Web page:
The Evolution of Modern Igbo names in Nsukka[edit]

How would you feel if I tell you that Ekene was not an Nsukka name? How would you feel If I tell you that Ogochukwu, Chioma, Ifeanyi, Kosi, Obinna, Nkemdili, Nkeiru, Chinyere, Chinonso and some other names common to Nsukka people today were names that were actually unheard of and strange to the Nsukka people? When I use the word ‘Nsukka’, I mean a conglomeration of over seventy ancient Igbo states who were each sovereign with defined territories and governments before the coming of the British in the 90s of which Nsukka town was one of them. In other words, Nsukka town was one among over seventy ancient states that the outsiders commonly refer to as NSUKKA today.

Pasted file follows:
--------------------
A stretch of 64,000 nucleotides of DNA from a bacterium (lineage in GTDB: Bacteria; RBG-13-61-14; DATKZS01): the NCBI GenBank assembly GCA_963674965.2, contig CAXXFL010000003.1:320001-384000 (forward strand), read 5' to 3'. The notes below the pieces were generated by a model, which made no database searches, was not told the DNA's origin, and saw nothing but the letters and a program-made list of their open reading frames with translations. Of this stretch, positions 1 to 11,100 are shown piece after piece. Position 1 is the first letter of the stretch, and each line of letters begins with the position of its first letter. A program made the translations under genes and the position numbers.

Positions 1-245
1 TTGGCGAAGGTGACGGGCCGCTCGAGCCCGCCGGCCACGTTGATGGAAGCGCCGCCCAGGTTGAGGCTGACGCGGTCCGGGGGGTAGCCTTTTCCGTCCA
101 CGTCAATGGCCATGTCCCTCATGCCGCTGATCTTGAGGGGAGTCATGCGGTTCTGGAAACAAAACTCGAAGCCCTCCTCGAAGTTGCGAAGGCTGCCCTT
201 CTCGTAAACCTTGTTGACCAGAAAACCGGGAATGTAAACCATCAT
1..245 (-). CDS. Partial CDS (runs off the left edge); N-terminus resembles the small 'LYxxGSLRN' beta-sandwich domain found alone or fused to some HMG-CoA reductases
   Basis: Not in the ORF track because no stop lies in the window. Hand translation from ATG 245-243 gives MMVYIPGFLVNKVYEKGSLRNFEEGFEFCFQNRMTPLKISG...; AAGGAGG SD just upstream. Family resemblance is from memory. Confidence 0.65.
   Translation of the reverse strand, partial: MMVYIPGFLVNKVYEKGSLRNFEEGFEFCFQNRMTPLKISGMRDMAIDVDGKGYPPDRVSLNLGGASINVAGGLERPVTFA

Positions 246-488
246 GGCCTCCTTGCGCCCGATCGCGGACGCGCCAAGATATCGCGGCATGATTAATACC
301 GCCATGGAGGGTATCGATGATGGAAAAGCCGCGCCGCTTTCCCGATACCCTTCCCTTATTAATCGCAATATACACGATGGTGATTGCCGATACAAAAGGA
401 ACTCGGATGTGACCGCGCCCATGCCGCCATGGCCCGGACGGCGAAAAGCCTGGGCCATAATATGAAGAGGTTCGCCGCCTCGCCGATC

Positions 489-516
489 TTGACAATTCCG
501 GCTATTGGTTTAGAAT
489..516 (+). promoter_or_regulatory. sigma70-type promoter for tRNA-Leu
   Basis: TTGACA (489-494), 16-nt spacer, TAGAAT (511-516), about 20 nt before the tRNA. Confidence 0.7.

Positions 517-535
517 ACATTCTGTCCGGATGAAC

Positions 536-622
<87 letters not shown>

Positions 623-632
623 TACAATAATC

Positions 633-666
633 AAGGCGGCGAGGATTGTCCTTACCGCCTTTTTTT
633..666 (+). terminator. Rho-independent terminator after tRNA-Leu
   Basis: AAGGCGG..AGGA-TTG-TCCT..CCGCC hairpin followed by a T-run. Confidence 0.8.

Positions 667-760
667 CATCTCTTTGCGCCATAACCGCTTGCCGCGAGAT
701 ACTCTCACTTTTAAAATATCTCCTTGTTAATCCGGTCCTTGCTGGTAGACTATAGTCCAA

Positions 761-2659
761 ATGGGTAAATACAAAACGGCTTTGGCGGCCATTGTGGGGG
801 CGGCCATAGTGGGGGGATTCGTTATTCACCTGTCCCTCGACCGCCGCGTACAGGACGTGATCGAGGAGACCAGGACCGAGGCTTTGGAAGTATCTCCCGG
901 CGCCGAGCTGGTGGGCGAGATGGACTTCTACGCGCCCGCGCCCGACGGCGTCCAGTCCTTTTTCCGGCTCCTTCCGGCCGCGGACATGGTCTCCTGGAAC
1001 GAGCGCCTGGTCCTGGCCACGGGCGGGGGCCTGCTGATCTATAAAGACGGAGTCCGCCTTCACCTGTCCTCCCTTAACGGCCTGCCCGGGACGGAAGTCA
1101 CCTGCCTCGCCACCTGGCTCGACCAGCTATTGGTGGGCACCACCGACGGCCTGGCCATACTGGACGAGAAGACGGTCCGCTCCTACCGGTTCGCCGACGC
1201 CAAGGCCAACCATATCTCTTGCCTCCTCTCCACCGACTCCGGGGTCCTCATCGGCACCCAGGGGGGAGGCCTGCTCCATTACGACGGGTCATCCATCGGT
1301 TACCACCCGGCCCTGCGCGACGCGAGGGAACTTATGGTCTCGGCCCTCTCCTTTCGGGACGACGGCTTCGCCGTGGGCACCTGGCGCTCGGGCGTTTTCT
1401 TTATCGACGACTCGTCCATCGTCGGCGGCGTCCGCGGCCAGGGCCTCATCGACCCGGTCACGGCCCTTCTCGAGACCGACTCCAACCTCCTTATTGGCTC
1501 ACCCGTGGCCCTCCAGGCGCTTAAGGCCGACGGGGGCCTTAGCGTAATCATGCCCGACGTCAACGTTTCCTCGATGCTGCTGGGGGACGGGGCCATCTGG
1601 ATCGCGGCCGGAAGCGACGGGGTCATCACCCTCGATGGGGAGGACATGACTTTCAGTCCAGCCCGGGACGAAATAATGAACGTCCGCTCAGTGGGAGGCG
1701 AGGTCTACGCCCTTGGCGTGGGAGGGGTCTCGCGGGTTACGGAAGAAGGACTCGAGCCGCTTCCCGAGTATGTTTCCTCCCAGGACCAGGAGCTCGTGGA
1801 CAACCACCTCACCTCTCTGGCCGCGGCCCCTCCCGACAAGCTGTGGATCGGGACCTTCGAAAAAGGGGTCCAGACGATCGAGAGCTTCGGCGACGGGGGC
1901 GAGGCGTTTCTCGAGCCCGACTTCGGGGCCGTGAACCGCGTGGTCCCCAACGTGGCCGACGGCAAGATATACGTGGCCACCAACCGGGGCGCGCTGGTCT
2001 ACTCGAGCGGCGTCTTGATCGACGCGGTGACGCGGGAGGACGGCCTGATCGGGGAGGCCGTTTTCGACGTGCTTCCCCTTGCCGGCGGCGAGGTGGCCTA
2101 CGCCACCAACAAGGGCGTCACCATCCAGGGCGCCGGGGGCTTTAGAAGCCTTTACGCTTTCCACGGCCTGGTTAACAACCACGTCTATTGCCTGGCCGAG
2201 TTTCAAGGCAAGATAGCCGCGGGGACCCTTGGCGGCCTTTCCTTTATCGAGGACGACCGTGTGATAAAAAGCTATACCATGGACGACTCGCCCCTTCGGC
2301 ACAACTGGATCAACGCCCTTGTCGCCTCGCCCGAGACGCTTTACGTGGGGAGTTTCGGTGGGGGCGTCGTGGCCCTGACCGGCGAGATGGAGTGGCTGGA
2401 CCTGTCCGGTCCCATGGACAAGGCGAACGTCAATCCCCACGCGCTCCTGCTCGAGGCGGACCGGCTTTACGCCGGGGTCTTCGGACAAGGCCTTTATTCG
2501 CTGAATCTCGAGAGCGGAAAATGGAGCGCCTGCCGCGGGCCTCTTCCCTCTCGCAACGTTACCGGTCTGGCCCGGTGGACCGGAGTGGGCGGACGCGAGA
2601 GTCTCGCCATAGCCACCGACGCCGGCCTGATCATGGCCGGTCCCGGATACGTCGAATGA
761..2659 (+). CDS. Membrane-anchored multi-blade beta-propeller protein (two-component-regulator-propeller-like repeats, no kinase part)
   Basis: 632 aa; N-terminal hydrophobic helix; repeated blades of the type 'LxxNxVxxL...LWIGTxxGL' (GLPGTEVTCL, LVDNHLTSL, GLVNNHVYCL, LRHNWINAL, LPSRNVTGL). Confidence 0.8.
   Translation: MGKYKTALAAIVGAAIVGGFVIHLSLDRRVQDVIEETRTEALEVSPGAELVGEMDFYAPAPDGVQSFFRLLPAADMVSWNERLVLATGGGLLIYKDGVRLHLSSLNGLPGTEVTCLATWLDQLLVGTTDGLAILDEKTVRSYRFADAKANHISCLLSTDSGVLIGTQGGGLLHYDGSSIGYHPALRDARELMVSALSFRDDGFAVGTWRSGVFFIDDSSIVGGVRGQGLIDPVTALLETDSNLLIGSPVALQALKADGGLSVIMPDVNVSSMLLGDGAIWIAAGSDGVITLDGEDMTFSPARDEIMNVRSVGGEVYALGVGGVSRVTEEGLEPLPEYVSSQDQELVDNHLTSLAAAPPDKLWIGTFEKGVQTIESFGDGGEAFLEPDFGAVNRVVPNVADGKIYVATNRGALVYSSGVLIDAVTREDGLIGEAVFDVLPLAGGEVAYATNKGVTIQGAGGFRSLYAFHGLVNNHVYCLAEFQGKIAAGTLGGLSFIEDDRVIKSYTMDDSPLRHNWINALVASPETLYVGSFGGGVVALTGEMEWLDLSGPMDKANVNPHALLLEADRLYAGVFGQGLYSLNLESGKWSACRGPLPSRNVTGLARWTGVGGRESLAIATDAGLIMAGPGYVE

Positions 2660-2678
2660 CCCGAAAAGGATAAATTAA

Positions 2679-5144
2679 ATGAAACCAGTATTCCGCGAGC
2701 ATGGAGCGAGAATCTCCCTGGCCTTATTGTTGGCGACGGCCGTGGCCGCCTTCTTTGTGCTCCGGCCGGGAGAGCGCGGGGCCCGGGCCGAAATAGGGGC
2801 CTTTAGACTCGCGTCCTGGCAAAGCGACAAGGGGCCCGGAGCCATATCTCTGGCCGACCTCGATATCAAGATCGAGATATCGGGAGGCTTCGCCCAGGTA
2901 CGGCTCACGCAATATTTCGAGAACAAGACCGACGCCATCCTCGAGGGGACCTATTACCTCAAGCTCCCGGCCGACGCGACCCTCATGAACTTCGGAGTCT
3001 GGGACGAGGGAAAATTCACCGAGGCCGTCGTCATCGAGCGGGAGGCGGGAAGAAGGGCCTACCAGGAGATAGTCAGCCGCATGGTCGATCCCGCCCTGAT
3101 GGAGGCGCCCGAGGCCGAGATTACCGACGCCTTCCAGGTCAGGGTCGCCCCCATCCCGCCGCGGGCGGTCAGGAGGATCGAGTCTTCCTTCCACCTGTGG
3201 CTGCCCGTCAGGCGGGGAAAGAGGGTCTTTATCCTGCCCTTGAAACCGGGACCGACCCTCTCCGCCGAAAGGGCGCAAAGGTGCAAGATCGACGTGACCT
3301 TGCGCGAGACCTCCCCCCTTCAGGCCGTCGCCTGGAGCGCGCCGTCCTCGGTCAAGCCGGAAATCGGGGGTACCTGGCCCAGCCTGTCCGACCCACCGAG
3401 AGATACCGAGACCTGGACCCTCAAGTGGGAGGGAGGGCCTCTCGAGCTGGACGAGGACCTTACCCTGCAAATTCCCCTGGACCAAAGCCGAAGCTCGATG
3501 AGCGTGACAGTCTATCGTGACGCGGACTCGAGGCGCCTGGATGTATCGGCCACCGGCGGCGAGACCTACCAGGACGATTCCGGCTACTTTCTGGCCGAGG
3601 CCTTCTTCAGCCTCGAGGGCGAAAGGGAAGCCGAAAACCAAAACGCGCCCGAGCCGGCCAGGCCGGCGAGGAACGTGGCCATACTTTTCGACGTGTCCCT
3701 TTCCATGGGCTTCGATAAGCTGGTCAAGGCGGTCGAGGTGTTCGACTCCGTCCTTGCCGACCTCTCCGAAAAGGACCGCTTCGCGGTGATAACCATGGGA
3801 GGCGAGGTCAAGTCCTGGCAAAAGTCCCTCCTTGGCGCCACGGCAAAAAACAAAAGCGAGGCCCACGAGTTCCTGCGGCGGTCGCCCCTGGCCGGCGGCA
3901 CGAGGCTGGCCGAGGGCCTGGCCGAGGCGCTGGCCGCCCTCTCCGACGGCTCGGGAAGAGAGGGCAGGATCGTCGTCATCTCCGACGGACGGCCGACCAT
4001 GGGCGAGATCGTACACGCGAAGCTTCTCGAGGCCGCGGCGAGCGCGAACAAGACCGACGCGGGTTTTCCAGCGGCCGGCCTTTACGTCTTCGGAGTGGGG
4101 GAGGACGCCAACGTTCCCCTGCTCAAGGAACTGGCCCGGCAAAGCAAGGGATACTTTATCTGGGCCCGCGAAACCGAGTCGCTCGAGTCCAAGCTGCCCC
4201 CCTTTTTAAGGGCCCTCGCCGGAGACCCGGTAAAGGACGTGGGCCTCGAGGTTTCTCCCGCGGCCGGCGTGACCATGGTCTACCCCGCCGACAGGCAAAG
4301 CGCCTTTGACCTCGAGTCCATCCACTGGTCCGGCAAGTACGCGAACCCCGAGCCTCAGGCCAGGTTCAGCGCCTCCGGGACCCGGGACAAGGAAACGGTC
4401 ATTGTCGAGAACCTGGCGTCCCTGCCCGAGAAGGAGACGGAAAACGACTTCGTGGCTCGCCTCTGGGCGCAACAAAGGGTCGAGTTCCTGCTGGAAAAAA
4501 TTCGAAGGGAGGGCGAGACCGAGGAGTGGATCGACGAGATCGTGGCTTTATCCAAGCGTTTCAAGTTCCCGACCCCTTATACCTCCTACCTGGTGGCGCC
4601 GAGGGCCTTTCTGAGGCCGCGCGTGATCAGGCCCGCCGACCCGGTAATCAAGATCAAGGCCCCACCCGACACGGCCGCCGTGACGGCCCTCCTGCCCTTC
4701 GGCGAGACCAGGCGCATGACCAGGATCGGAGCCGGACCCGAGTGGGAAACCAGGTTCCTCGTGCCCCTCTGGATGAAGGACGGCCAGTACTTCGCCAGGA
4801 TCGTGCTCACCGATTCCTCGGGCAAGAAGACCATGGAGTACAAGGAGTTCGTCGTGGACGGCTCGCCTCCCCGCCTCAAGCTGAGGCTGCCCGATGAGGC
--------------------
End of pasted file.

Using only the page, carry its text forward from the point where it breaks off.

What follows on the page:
Nsukka has boundary with Obukpa, Ero-Ulo, Edem-Ani, Orba, Eha-Alumona and some other towns that were once complete states with sovereign power before the coming of the British. However, the British, more or less, made Nsukka the central administrative headquarters of the unit and thenceforth referred to all the surrounding communities as NSUKKA whether they were so called before or not. It was akin to Batiatus giving one of the Roman captors the name, SPARTACUS even when his Thracian name was nothing similar; who cared? You only answered what Rome gave you. So was it with the British. If they called here Nigeria, it became Nigeria; if they called a place Maryland, it became Maryland; if they called a land Victoria Island, it becomes Victoria Island whether Victoria has ever been to the land or not. That is the story of the Nsukka Igbos although they were quite fortunate that the white man did not actually coin the word Nsukka for them; the town was already called so and the white man was benevolent enough to memorise the name and called it so. Still, they insisted we write it the way they want and someone like me is still struggling to free myself from such mental manipulation; otherwise why will I still write Nsụka as NsUKKA? What is the /u/ doing there instead of the /ụ/ that is supposed to capture the accurate pronunciation? What is the double ‘k’ letter doing there? That is just by the way.